Police can use new law to hunt down child predators, says AG Cooper
Release date: 6/21/2005
Measure that will help law enforcement protect children online earns final passage
Raleigh: North Carolina will be able to stop Internet predators from preying on children under a new law that earned final approval from the N.C. General Assembly today, Attorney General Roy Cooper said. Cooper has pushed for the change in the law to help investigators catch criminals who pursue children online.
“Child predators are on the prowl online and we want to stop them before they hurt our children,” said Cooper. “Now we’ve given law enforcement another tool they can use against these criminals who think they’re protected by the anonymity of the Internet.”
The Senate today voted unanimously to approve the Child Exploitation Prevention Act (Senate Bill 472), sponsored by Senator Scott Thomas. The measure, which had previously earned Senate approval and returned to the Senate today for concurrence, was unanimously approved by the House on June 8 and now goes to Governor Michael Easley for his signature.
Beginning December 1, 2005 the new law will make it a felony for an Internet predator to solicit anyone, including an undercover officer, he or she believes to be a child. Under the old law, a predator who solicits an officer posing as a minor could only be charged with a misdemeanor. The measure will also require convicted online predators to be added to the state’s Sex Offender Registry and to provide DNA samples for the state’s convicted offender database.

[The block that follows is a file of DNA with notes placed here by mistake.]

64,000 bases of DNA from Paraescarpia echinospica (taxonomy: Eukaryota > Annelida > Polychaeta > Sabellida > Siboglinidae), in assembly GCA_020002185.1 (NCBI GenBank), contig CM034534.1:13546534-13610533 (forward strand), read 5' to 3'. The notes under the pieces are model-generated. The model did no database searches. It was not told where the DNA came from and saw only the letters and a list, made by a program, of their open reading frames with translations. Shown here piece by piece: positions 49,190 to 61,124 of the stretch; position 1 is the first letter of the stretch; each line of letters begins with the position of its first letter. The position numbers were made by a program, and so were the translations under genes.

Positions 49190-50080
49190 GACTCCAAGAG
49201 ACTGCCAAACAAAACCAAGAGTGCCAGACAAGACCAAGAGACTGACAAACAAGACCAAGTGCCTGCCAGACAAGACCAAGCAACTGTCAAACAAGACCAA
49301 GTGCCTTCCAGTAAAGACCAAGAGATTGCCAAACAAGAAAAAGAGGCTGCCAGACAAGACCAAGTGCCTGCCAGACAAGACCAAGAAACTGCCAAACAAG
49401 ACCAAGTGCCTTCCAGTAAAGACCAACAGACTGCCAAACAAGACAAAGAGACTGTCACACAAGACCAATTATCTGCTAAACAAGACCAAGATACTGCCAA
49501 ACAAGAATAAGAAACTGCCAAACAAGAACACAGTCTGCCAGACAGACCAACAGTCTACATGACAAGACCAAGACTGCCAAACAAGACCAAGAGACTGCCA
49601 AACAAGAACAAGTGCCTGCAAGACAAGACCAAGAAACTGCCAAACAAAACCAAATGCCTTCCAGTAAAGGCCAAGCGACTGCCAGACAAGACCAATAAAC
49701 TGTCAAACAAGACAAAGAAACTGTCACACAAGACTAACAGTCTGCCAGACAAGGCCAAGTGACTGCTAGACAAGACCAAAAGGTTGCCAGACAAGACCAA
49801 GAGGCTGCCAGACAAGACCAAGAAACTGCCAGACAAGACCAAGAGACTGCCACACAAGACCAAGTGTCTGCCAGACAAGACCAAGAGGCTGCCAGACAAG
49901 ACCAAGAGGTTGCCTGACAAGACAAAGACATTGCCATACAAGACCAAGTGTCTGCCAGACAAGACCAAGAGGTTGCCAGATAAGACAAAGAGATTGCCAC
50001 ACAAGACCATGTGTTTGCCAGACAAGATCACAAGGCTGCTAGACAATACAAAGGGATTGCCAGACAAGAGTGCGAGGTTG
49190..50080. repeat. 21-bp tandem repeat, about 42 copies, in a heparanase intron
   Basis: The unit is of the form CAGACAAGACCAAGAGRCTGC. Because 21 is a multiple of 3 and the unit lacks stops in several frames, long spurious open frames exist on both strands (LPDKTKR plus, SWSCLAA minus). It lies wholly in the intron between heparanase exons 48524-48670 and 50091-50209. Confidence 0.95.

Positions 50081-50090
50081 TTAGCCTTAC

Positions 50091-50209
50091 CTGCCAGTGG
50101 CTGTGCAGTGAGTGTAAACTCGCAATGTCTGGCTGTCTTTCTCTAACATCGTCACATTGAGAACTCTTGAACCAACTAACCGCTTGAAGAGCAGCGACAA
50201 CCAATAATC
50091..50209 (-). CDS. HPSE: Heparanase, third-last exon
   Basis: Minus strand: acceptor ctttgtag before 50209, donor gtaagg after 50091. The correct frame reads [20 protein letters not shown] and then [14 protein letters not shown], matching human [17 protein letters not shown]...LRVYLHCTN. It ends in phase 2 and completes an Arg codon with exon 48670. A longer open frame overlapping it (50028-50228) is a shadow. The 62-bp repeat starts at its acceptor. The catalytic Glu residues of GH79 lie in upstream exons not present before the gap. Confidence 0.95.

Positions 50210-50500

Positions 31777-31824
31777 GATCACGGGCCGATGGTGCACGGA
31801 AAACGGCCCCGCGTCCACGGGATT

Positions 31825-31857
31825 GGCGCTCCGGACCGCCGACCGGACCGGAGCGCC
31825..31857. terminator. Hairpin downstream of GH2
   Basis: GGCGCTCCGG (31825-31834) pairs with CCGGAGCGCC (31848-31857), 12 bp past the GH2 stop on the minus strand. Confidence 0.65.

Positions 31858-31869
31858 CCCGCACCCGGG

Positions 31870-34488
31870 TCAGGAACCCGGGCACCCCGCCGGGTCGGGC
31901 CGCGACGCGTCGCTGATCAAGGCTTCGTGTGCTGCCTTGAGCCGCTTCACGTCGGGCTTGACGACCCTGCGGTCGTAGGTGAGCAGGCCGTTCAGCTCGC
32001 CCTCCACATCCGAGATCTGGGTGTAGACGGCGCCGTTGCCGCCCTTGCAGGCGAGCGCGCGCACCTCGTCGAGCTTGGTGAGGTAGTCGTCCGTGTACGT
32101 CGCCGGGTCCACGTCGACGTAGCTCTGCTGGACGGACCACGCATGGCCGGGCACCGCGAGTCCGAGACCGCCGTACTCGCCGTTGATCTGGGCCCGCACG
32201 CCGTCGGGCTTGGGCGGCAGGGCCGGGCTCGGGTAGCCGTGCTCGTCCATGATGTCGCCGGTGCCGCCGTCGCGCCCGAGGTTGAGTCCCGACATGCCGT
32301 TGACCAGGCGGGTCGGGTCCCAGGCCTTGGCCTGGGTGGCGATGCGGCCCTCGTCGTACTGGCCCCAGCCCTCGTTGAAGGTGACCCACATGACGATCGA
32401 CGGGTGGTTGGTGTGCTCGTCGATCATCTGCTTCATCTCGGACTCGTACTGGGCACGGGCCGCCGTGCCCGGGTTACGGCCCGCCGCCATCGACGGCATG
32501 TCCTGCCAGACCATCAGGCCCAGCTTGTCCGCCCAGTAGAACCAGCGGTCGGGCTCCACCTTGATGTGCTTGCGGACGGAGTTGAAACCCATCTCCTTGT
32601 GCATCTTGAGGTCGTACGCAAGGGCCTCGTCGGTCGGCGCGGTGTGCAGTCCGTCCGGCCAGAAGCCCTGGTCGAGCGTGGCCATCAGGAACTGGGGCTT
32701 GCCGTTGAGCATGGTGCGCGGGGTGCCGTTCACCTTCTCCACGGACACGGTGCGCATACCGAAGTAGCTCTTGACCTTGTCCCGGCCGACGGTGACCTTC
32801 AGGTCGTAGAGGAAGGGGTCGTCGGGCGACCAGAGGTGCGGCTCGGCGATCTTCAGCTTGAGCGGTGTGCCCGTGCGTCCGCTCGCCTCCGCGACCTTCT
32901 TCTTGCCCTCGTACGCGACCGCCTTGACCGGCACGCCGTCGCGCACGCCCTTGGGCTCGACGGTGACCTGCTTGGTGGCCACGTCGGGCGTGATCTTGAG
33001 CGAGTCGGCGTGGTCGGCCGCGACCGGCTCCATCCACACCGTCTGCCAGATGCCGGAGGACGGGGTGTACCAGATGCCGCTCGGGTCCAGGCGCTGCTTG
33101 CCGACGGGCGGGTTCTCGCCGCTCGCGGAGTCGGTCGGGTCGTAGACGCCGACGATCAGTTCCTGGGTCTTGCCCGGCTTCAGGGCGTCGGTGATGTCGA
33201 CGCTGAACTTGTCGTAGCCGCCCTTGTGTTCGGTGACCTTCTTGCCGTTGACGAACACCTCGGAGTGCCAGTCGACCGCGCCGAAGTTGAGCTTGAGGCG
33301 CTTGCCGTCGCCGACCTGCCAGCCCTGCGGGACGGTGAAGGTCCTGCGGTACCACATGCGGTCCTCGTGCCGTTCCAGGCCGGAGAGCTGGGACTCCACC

Incidents of child sexual exploitation reported in North Carolina continue to rise. In 2001, there were only 11 incidents reported. In 2004, 533 such incidents were reported according to the National Center for Missing and Exploited Children.
The State Bureau of Investigation’s Computer Crimes Unit works to track Internet predators who try to exploit children. The SBI is a part of the Internet Crimes Against Children (ICAC) Task Force, a nationwide network of law enforcement agencies and prosecutors dedicated to protecting children from online dangers. Just last week Cooper announced that the SBI led the North Carolina ICAC Task Force in a statewide operation to fight the spread of child pornography, serving 58 search warrants on suspects that have already resulted in more than a dozen arrests with more arrests anticipated.
Cooper is asking legislators to expand the SBI Computer Crimes Unit that he helped create by adding four new field agents and three more computer forensic experts to recover and analyze information from computers submitted as evidence to the SBI Crime Lab
“Child predators and those who fund abuse through dealing in child pornography must be stopped,” said Cooper. “We’ve made protecting children from predators and pornographers a key priority for the SBI and that focus is paying off, but with more help for law enforcement we can do even more.”
To give North Carolina parents the tools they need to protect their children online, Cooper partnered with law enforcement and child safety experts including the National Center for Missing and Exploited Children to develop a video and resource guide for parents. Cooper’s office has shared those tools with local PTAs. The video and tips are also available online at www.ncdoj.gov .